It is a rare disease, with around 1 in 120,000 babies going on to develop NPC. However, this may be an underestimate, as medical professionals are still learning more about how to recognise the disease and new diagnostic tools are becoming available.
Patients can develop NPC as either children or adults and can have many different symptoms. These can include learning difficulties, movement, speech and swallowing problems. Sadly, NPC is life-limiting, and many patients diagnosed as children die before the age of 20.
Most NPC patients inherit two faulty copies of the NPC1 gene from their parents who carry one mutation without suffering from any illness as a result. For these patients, this leads to the loss of function in a transmembrane protein also called NPC1. This protein is in the outer membrane of the lysosome and helps regulate the movement of lipids through this compartment. As a result, various classes of lipids, such as cholesterol and sphingolipids, accumulate in lysosomes and disrupt cellular function. This is particularly detrimental to an area of the brain, which is important for the coordination of movement but also impacts other areas of the brain, the liver, and the lungs.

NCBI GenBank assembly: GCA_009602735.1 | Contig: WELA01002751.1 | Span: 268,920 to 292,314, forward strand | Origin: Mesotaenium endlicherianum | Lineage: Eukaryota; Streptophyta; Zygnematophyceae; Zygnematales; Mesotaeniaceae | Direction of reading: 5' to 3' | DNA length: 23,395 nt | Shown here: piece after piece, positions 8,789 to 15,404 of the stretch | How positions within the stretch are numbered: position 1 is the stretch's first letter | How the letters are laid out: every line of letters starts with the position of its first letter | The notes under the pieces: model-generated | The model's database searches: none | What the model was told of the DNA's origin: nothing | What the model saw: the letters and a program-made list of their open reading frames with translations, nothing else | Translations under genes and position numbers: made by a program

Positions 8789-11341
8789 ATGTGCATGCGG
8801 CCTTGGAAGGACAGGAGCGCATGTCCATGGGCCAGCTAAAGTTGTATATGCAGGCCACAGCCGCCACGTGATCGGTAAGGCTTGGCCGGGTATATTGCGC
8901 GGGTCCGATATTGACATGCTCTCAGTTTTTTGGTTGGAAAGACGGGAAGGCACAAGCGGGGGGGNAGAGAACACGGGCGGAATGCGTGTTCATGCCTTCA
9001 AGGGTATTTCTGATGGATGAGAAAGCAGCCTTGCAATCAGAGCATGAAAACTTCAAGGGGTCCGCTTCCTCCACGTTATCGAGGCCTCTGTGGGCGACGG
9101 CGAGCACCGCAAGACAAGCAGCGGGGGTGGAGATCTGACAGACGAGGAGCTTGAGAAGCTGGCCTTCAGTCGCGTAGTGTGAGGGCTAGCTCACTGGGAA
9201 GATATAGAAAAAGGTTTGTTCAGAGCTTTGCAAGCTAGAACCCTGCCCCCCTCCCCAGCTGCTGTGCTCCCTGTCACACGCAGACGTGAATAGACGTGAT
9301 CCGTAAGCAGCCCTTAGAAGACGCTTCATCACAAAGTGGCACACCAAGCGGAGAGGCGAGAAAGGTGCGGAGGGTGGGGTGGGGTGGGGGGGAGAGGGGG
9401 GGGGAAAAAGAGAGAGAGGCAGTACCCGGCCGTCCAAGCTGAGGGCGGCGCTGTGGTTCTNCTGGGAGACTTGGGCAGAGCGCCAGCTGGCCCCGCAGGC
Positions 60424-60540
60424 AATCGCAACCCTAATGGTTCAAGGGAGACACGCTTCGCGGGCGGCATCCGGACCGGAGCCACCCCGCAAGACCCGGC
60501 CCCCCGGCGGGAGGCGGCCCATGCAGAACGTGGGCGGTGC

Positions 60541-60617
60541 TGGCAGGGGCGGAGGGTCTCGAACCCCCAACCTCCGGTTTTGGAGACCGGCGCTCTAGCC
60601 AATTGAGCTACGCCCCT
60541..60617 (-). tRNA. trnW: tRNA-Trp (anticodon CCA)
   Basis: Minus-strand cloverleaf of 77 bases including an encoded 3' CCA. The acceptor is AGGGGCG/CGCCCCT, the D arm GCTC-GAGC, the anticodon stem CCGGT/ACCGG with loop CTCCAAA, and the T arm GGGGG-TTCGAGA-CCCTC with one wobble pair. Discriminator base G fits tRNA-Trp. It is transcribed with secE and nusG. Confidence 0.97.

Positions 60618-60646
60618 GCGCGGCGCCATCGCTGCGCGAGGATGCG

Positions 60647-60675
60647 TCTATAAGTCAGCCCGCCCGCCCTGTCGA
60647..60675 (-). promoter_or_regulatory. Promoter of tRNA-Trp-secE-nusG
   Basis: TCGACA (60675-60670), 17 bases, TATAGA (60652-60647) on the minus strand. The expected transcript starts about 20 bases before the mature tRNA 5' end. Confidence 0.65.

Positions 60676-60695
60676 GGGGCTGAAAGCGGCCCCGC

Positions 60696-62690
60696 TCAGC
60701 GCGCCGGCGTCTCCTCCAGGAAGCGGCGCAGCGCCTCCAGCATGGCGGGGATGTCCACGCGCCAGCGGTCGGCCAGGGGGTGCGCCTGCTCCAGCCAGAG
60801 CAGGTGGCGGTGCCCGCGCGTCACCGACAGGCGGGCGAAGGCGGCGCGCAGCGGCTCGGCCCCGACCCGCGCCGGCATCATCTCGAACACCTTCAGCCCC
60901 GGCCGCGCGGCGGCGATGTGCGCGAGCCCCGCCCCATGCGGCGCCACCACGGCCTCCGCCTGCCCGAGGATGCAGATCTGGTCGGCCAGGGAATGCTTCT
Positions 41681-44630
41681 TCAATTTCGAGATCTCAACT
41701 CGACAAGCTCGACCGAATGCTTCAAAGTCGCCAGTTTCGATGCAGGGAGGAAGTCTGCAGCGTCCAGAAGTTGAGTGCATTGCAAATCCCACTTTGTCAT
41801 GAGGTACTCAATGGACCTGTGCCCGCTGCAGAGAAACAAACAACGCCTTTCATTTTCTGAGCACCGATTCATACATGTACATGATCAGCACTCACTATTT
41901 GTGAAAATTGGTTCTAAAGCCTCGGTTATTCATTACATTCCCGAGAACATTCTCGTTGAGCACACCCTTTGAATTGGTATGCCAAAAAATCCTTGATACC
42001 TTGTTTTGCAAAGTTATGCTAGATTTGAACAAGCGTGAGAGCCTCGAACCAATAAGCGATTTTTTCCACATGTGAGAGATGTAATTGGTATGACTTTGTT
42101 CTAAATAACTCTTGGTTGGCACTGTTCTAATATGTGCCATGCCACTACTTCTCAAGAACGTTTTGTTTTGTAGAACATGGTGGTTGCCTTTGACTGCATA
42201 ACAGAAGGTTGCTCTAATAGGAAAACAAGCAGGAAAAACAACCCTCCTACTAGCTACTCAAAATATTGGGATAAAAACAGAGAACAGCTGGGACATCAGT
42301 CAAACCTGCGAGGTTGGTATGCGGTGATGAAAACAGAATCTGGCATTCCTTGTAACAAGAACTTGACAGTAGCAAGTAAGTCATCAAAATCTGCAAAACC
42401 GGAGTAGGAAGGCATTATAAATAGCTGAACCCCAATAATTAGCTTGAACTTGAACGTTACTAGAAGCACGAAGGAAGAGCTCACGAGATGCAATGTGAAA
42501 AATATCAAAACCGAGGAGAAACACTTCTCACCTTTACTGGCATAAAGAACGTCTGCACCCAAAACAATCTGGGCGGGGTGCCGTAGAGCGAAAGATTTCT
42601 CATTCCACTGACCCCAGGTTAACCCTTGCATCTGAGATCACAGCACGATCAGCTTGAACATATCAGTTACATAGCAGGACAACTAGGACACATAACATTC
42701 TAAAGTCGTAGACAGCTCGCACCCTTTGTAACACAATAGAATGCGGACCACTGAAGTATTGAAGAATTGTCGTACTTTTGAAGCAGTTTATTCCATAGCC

Currently, there is no approved therapy indicated for NPC in the US and the only therapies available to NPC patients in other countries may at best help slow the progression of the disease. There is more to be done for patients and their families. Utilising our proprietary technology to correct a fundamental defect in cells present throughout the body we are moving quickly to develop a new treatment to improve the lives of patients with NPC.